Fallujah Residents Flee With Only Clothes On | USAIM

Fallujah Residents Flee With Only Clothes On

Hajer Naili's picture

The inevitable happened in Fallujah and the world watched as pictures of desperate civilians attempting to cross the Euphrates River to flee the Iraqi city were widely shared on social media over the weekend. Two children, their mother and a man drowned, Thomsons Reuters reported June 7. Nine other people believed to have been on the boat remained missing. “I've seen with my own eyes my family disappear under the water," said Abu Tabarak, who watched the boat sank with his wife, son and daughter aboard. Fallujah-residents were viewed crossing the river using inflatable rings or makeshifts rafts made up of refrigerators and tires. 



In the past 10 days, approximately 10,000 people have reportedly come to government-set camps to seek safety and services, according to a joint statement released by UN agencies and IOM. “An estimated 50,000 people remain trapped in the city as the military offensive continues,” the agencies stated. Fallujah, located some 42 miles west of the Iraqi capital Baghdad, is one of the largest cities in the Anbar province. ISIL has been in control of the city since 2014. On May 22, the Iraqi Army and Shiite militias, backed by U.S. airstrikes, launched the offensive to retake the city.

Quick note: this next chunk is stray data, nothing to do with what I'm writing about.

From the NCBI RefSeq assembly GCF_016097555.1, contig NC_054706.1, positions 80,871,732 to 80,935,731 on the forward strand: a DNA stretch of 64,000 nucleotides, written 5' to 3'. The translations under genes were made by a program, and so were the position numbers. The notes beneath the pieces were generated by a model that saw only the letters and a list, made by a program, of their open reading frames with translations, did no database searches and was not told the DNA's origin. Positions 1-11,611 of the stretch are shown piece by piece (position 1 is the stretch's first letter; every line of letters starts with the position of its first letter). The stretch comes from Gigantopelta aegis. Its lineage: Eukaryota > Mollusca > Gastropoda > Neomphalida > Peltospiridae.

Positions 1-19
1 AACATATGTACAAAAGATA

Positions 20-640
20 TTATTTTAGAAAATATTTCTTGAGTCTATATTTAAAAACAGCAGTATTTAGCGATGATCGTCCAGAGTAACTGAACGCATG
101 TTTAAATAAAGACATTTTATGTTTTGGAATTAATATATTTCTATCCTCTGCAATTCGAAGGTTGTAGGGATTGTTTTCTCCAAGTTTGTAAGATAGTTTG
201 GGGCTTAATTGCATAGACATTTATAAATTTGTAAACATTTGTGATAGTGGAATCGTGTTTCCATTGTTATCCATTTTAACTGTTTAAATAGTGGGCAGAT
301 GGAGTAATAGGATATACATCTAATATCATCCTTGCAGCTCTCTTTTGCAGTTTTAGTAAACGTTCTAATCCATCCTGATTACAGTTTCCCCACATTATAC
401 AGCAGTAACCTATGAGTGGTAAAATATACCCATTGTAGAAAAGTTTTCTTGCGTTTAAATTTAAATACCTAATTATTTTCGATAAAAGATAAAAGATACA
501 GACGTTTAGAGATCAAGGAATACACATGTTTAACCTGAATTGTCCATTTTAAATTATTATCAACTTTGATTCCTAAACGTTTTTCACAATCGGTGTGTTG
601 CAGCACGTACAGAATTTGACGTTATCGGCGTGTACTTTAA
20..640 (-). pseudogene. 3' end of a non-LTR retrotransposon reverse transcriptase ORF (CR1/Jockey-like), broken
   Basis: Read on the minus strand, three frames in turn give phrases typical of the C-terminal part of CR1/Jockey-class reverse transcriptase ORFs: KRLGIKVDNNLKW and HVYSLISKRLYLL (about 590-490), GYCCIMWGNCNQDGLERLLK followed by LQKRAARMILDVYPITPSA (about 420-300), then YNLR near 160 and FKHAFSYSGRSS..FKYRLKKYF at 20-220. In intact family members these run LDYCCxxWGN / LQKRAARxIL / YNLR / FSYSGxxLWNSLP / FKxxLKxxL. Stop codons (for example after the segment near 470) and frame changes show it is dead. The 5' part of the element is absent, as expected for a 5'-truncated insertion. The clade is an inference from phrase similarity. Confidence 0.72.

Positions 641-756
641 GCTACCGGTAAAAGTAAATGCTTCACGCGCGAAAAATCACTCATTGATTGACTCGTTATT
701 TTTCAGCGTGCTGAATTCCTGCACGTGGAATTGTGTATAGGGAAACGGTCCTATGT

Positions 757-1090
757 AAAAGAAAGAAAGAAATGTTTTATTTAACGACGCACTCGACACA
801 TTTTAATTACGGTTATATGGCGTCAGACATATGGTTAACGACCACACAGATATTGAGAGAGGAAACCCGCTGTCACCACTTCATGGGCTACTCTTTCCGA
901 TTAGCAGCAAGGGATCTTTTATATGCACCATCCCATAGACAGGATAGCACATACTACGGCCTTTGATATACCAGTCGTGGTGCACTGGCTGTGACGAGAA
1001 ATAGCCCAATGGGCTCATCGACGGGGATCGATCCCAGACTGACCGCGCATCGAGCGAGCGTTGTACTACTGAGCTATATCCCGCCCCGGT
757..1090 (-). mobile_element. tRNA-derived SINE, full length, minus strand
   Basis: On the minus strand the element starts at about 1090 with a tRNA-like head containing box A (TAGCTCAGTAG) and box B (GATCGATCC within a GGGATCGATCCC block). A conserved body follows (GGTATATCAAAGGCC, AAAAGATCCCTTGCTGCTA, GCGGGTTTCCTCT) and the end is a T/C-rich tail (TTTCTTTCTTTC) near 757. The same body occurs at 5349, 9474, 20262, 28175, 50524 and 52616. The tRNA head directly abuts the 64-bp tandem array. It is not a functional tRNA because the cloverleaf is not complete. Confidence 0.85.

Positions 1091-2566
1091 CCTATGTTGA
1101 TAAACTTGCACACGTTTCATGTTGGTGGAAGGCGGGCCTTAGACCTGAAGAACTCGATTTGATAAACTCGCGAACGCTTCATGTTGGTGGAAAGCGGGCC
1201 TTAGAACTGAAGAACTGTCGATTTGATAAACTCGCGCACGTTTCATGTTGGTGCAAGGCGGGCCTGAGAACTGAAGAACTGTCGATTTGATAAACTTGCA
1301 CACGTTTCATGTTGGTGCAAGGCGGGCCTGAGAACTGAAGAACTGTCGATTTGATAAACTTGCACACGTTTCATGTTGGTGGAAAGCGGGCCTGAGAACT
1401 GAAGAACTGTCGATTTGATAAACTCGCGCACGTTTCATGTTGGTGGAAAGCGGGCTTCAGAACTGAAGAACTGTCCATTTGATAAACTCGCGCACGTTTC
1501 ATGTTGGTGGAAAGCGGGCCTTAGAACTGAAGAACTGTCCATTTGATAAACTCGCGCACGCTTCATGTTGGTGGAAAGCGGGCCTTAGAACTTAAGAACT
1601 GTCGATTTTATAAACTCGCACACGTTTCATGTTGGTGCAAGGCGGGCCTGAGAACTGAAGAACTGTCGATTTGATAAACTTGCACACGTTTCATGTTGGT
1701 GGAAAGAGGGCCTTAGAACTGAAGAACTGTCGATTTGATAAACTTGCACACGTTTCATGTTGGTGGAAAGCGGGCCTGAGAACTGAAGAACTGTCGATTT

Access to Fallujah has been nearly impossible for humanitarian actors over the past year, leaving residents in dire conditions due to the extreme levels of violence. In addition to violence, residents have had to cope with acute shortages of food, medicine and other basic services, such as water supplies, with no way to leave the city.

UN agencies and IOM reported that most people fled with just their clothes, and many families had been separated from male members who were undergoing screening. UN agencies and IOM are spearheading a joint rapid response to provide safe drinking water, food rations, and hygiene and sanitation assistance to families. IOM Iraq already distributed non-food item kits to nearly 1400 displaced families from Fallujah. 



Safety is reportedly a major concern, given that the front lines are just several miles from the camps. The conflict is expected to escalate and to lead to more people to be displaced.



Hajer Naili
Hajer Naili is a Journalist and the Communications and Social Media Coordinator at IOM Washington, D.C. She previously worked as a web-reporter/photojournalist for the New-York based publication Women's eNews and was a freelancer for Al Jazeera Plus.

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